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Navajo Nation Feral Horse Hunt Cancelled

Paul Gorbould
Creative Commons

The Navajo Nation has canceled a horse hunt that was planned for the Carrizo Mountains near Teec Nos Pos in Arizona, but the nation’s feral-horse problem remains. The hunt had been given a green light earlier this month by the Navajo Department of Fish and Wildlife but was canceled Monday. The nation said the agency would pursue other options. The tribe says as many as 50,000 feral horses roam the reservation, many concentrated in remote and rugged locations. A single horse reportedly requires about 10 gallons of water and 32 pounds of forage a day.

In a statement, Vice President Jonathan Nez said the horses exacerbate existing problems with overgrazing and harm both livestock and native wildlife. He called on Navajo citizens to offer suggestions. The Farmington Daily-Times reports the hunt would have allowed the killing of up to 60 non-branded horses in the Carrizos, but it prompted an outcry. However, some people say a hunt would be more humane than the previous practice of rounding up animals and shipping them to Mexico for slaughter. The nation stopped doing that in 2013.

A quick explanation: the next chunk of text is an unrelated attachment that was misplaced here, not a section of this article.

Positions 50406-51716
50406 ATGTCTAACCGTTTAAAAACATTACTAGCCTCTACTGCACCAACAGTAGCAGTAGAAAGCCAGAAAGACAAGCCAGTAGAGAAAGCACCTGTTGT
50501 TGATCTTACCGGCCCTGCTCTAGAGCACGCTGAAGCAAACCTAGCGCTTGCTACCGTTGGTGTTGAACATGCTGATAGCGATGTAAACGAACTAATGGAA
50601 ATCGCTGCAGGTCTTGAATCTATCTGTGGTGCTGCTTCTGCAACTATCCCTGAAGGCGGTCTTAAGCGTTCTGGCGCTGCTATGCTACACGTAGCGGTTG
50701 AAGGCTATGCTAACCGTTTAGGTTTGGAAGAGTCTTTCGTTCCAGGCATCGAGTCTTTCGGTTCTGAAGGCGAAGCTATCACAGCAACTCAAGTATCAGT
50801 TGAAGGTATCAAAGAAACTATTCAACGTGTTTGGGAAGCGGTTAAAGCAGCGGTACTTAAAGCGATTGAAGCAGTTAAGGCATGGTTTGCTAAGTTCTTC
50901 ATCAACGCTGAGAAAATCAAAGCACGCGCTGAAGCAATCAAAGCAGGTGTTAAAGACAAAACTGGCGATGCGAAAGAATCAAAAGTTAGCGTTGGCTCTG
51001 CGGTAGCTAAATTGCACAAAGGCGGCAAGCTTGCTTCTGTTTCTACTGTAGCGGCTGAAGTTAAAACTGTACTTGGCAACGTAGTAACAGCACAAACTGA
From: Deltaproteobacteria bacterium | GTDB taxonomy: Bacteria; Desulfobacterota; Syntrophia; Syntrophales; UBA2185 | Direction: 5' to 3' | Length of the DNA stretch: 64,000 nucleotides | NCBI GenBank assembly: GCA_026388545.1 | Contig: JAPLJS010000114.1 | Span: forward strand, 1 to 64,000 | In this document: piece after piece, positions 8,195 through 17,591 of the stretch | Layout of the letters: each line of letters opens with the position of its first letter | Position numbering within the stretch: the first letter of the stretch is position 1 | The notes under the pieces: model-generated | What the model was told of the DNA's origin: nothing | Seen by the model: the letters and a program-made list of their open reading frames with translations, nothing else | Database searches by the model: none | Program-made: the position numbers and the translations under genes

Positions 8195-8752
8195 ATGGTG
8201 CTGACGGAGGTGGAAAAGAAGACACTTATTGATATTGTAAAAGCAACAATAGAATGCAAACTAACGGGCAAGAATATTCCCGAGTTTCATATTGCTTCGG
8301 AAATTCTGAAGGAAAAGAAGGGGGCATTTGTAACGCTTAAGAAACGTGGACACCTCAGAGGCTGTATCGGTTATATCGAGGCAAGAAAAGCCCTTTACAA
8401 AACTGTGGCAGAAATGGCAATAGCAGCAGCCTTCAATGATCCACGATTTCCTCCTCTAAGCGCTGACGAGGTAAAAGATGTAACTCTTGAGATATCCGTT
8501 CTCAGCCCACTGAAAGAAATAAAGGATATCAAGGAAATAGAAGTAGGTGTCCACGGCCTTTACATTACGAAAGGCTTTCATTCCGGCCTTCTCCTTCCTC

In a statement, Navajo President Russell Begaye said, “We know the issue of horses is an emotional one.” He said though his administration would not condone a hunt, some management plan is needed. Possible solutions include birth control, castration, and adoptions, but all are costly and time-consuming.

Gail Binkly is a career journalist who has worked for the Colorado Springs Gazette and Cortez Journal, and was the editor of the Four Corners Free Press, based in Cortez.
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